Fleas and ticks can lead to itching, discomfort, and skin infections for the entire family. But as frustrating as bites can be, these minuscule pests can also cause serious illnesses, or worse. Both Lyme Disease and Rocky Mountain Spotted Fever can be spread via the bite of an infected tick. If left untreated, Lyme Disease can cause symptoms that run the gamut from a bullseye-shaped rash to facial paralysis, nerve pain, and arthritis. Rocky Mountain Spotted Fever, on the other hand, is even more dangerous. If the infection progresses without proper treatment, it may cause severe headaches, a high fever, and potentially death. It goes without saying that flea and tick meds are essential, but medications aren’t a one-size-fits-all solution. Here’s what you need to know about flea and tick safety.
How to prevent fleas and ticks the safe way
Did you know there are over 800 tick species worldwide? Fortunately, you’ll only find four different species in the US. (And we happen to think that’s four too many.) While fleas and ticks are most active throughout summer and early fall (and their patterns can vary from state to state), flea and tick prevention is a year-round battle. Prevention should start with your lawn, but that doesn’t mean you should leave your fur babies unprotected. However, not all flea and tick medications are safe for every pet. These are the five most important questions you should ask your veterinarian before you start your pet on a flea and tick prevention regimen.
1. Is my pet healthy enough for flea and tick medication?
Some pets, particularly those with a history of seizures and neurological symptoms, and those who are pregnant or nursing may not be the best candidate for flea and tick medication. Your vet knows your pet’s medical history, so you should always request a consultation before medicating your dog.
2. Is my pet too young or too old for flea and tick medication?
“As soon as they’re old enough, place them on a veterinarian-recommended topical or oral flea and tick product, and never take them off,” says Kansas State University veterinary parasitologist Michael “Dr. Flea” Dryden, DVM, Ph.D. How old is old enough? According to the experts, your puppy (or kitten) should be at least eight weeks old before you start them off on a flea and tick preventative. Will you need to discontinue use when your pet is a senior? Maybe. Your pet’s immune system gradually weakens with age, and harsh medications can make matters worse. Always speak to your vet before discontinuing any medication.
3. Can I use the same medication on my dog and cat?
Dogs are much larger than cats, so the dosage for your dog’s flea and tick medication will be much too potent for your tiny cat. Most importantly, medications that are well-tolerated by dogs can be fatal to your feline fur baby. If you have cats and dogs, make sure to keep them separated after applying a topical flea and tick preventative. Your cat will become seriously – or even fatally – ill if she ingests or otherwise comes into contact with your dog’s flea and tick medication while it’s still wet.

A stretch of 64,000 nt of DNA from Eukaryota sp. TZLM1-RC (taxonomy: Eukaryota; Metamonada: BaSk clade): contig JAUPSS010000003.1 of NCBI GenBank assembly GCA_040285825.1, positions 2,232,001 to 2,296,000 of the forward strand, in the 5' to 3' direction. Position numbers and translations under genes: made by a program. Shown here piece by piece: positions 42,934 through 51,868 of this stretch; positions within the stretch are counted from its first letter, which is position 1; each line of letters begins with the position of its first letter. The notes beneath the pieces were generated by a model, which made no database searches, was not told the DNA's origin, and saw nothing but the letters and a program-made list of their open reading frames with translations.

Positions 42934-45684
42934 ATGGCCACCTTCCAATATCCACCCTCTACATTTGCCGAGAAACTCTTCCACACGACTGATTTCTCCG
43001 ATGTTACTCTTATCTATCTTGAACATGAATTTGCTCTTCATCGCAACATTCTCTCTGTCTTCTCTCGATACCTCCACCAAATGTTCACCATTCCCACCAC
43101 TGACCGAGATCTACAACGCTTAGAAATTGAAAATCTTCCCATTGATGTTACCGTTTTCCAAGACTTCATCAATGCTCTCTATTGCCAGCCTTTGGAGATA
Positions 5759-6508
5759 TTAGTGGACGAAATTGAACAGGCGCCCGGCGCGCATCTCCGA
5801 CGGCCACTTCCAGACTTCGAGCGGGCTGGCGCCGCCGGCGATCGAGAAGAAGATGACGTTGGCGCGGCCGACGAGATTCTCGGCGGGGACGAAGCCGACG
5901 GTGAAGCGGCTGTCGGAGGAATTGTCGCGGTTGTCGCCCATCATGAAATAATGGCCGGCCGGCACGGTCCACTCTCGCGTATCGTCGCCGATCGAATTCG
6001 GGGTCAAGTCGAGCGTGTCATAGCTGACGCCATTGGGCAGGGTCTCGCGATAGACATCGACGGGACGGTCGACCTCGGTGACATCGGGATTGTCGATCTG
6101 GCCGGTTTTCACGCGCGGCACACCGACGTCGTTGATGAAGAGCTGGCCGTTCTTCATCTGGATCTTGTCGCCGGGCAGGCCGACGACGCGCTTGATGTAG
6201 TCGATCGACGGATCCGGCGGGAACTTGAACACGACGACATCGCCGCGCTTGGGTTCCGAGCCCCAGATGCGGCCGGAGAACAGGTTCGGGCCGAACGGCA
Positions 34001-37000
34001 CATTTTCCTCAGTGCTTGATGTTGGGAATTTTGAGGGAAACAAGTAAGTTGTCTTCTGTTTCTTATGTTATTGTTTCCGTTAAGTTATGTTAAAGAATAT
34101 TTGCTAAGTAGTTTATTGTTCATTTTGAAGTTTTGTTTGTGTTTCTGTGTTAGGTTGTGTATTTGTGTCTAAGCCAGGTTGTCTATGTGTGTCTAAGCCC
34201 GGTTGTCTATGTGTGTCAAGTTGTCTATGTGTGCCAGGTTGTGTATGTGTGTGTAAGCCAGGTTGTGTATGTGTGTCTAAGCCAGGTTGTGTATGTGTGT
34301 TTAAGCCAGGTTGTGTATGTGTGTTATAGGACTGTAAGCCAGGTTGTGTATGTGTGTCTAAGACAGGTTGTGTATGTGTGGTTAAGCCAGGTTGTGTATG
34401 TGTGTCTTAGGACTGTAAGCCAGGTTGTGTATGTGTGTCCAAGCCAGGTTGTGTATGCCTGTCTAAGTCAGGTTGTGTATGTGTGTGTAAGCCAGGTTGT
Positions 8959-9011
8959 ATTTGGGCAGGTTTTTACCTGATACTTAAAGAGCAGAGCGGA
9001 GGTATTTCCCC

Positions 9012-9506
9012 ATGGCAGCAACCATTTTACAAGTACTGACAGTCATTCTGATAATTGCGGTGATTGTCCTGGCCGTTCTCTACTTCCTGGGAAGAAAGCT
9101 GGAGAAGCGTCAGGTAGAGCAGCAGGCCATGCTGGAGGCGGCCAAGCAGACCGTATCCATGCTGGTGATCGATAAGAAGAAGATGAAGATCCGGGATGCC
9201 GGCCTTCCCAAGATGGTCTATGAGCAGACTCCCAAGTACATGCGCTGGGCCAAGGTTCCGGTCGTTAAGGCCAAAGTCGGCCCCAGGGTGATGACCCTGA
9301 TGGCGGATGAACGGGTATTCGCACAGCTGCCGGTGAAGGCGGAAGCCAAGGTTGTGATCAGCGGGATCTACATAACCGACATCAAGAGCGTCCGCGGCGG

4. Is it safer to use an over-the-counter or a prescription formula?
While over-the-counter (OTC) flea and tick preventatives are available online and in supermarkets, many veterinarians recommend opting for prescription-only flea and tick medications. OTC products are typically regulated by the Environmental Protection Agency (EPC), while prescription medications are regulated by the Food and Drug Administration (FDA). Unlike EPA-regulated flea and tick preventatives (which are considered pesticides, not medications), FDA-regulated prescription drugs have to be approved by licensed medical professionals. Ultimately, we recommend consulting your vet before you make any decisions regarding your pet’s health. After all, the most effective flea and tick medication is the one you’ll actually use.
5. Can flea and tick medications cause adverse reactions?
Like all medications, flea and tick preventatives have the potential to cause side effects. In many cases, adverse reactions are mild, often limited to mild skin irritation. However, some dogs and cats have more severe reactions. Please contact your vet immediately if you notice any of the following symptoms:
- skin reactions, such as itching, swelling, or redness
- gastrointestinal issues like nausea, vomiting, and diarrhea
- neurological symptoms like seizures, spasms, or trembling
You should take your dog or cat to the vet right away if your pet suffers from seizures, extreme vomiting or diarrhea, or difficulty breathing. Although it’s uncommon, some pets may develop an allergy to their flea and tick medication. In very severe cases, this can lead to a dangerous reaction called anaphylactic shock.
For the most part, cats and dogs tolerate flea and tick medication without having any issues, but no two pets respond to any treatment exactly the same way. Keep your home and yard treated to keep out fleas and ticks, and always consult your veterinarian before you use any pesticides around your pets. When it comes to your fur baby’s health, it’s always better to be safe than sorry.
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